Feeder-cattle futures provided the safest returns of all commodities including gold in the second half of 2011, when adjusted for volatility, as high feed costs and drought led to smaller herds and record prices.
The Standard & Poor’s GSCI Feeder Cattle Total Return Index rose 2.45 percent in the six months ended Dec. 31 with volatility of 13.6, for a risk-adjusted return of 0.18 percent, the highest per unit of price swings among 24 commodities tracked by S&P, data compiled by Bloomberg show. While gold gained more, touching a record $1,923.70 an ounce on Sept. 6, the higher volatility of the metal’s total-return index left its adjusted gain at 0.147 percent.
Commodities rose to a 29-month high in April before Europe’s widening debt crisis sent the GSCI Total Return Index down 24 percent by October, fueled by price swings that left only seven raw materials with positive risk-adjusted returns. As gold futures fell 3.4 percent in the fourth quarter, its first drop since 2008, feeder cattle reached a record last month as the U.S. herd shrank and beef exports surged.
Cattle were “one of the best-performing out of any commodity last year, and the reason for that, of course, was the herd liquidation,” Patricia Mohr, an economist and commodity specialist at ScotiaBank Group in Toronto, said in a telephone interview. “At the end of last year, gold lost some ground because of the renewed strength in the U.S. dollar,” and volatility increased as economic concern mounted, she said.
Feeder cattle are about a year-old and weigh 500 pounds (227 kilograms) to 800 pounds when they are sold to feedlots, where they eat mostly corn for several months until they reach about 1,200 pounds and are shipped to beef processors.
The S&P GSCI Live Cattle Total Return Index (SPGCLCTR), which tracks the price of slaughter-ready animals, advanced 2.39 percent in the second half of 2011, with volatility of 15.4 that gave it a risk-adjusted return of 0.155 percent, data compiled by Bloomberg show. That was ahead of the ratio of price to volatility for gold, which ranked third among GSCI commodities.
Cattle prices may continue to “hold up quite well” during 2012 as beef demand is improving globally, while supplies will be slow to rebound, because it takes the animals about two years from birth to reach slaughter-ready weight, Mohr said.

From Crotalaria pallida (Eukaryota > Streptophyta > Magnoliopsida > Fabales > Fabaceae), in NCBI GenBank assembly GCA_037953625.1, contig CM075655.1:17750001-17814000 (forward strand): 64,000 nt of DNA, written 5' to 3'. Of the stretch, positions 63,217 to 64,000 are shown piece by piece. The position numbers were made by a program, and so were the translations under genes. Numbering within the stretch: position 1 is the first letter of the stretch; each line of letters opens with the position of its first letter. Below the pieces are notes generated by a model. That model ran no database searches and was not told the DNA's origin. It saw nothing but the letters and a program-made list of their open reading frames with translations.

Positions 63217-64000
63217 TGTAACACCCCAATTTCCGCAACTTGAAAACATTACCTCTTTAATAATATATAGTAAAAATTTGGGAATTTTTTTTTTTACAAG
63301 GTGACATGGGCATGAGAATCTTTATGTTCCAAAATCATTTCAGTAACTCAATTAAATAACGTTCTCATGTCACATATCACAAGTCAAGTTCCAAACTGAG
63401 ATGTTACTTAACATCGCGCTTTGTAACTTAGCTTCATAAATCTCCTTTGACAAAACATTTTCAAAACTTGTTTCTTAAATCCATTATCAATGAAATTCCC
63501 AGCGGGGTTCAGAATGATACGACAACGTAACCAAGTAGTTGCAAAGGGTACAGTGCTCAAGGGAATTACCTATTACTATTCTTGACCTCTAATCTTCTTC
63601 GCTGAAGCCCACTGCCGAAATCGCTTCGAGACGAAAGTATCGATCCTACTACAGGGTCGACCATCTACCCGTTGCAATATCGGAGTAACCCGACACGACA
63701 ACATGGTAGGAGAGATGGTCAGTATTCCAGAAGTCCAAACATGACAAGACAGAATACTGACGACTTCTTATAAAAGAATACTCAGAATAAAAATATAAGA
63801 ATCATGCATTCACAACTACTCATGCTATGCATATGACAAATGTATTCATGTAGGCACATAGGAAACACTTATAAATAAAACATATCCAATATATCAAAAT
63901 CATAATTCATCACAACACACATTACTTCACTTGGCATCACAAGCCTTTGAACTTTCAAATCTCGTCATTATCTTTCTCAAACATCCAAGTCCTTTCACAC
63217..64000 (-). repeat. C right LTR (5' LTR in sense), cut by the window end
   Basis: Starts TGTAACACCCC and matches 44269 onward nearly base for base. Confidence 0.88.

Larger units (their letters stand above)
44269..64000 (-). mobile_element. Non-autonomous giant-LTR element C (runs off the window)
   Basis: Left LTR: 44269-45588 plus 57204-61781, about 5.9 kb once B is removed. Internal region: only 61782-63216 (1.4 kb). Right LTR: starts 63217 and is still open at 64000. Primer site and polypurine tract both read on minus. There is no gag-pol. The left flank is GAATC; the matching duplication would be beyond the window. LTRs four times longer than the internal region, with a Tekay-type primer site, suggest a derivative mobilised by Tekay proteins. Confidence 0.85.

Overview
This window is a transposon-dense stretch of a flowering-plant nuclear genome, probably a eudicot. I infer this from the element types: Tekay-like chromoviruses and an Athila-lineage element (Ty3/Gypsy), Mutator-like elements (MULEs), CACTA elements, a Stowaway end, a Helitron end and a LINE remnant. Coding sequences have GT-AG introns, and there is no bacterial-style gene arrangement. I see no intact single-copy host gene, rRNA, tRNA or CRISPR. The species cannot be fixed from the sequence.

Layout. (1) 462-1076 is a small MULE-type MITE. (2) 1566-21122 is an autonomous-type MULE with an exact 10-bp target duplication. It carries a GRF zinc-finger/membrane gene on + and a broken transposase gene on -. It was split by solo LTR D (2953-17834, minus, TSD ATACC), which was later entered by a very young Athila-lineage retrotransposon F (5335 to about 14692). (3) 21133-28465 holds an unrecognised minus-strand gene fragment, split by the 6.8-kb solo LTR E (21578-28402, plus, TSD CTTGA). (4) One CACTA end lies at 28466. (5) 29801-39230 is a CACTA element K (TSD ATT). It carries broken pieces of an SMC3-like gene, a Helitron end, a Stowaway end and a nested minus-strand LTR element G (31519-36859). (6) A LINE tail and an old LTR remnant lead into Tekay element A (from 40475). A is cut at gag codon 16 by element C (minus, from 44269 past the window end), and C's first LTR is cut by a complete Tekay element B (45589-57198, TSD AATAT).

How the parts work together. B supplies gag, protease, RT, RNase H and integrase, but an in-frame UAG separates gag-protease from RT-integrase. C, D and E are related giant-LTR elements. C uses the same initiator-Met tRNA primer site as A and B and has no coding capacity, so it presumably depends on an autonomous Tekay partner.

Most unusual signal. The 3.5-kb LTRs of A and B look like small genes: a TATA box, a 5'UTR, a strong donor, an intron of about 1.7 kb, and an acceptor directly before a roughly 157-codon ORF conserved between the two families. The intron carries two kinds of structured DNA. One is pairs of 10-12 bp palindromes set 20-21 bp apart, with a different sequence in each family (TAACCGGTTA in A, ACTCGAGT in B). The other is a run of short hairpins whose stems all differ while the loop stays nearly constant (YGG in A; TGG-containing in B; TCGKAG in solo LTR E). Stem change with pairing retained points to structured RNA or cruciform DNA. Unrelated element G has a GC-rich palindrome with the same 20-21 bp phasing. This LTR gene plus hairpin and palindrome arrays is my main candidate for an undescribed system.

The worst drought ever in Texas, the biggest U.S. producer, destroyed pastures last year and forced ranchers to cull their herds. The U.S. cattle population was 92.582 million head at the start of 2011, the smallest for that date since 1958, government data show. The U.S. Department of Agriculture will release its 2012 herd estimate on Jan. 27.
Feeder-cattle futures on the Chicago Mercantile Exchange reached a record $1.508 a pound on Dec. 28, with the most- actively traded contract surging 20 percent in 2011. Slaughter- ready cattle futures, also traded in Chicago, climbed to a record $1.25675 a pound on Nov. 10, finishing up 12 percent for the year.
“You’ve got the whole issue of the expanding middle class around the world and increasing protein in diets, so that’s going to translate into more grain consumption, and ultimately that has put support under beef,” said Sal Gilbertie, the president of Teucrium Trading LLC, which sponsors exchange- traded funds for commodities ranging from natural gas to corn. “Food trumps jewelry. The last thing people will ever do is let themselves be hungry.”
The price gains for both cattle contracts outpaced the 10 percent advance last year for gold, which posted an 11th straight annual gain.
The S&P’s Total Return Index of 24 commodities had a risk- adjusted return in the second half of minus 0.159 percent, after the gauge dropped 3.78 percent during the period with volatility of 23.772. The S&P GSCI Silver Total Return Index, which calculates the return to investors of holding a position in the commodity, was the most-volatile during the second half of 2011 at 55.59, followed by nickel and lead.
Commodity investments may become more volatile in 2012 as central banks grapple with how to support economies globally, while demand for raw materials including industrial metals and energy may weaken if Europe enters a recession, said Michael Pento, the president of Pento Portfolio Strategies in Holmdel, New Jersey.
Some members of the U.S. Federal Open Market Committee are leaning toward additional quantitative easing to support the economy, minutes from the group’s November meeting showed. Euro- region economic confidence probably dropped to the lowest in more than two years in December, according to a Bloomberg survey.
“Volatility is going to be off the charts in 2012 for precious metals and commodities in general,” Pento said. “We’ll have very, very slow growth worldwide, and we’ll see stagflation persisting in the U.S. and Europe and in other countries.”
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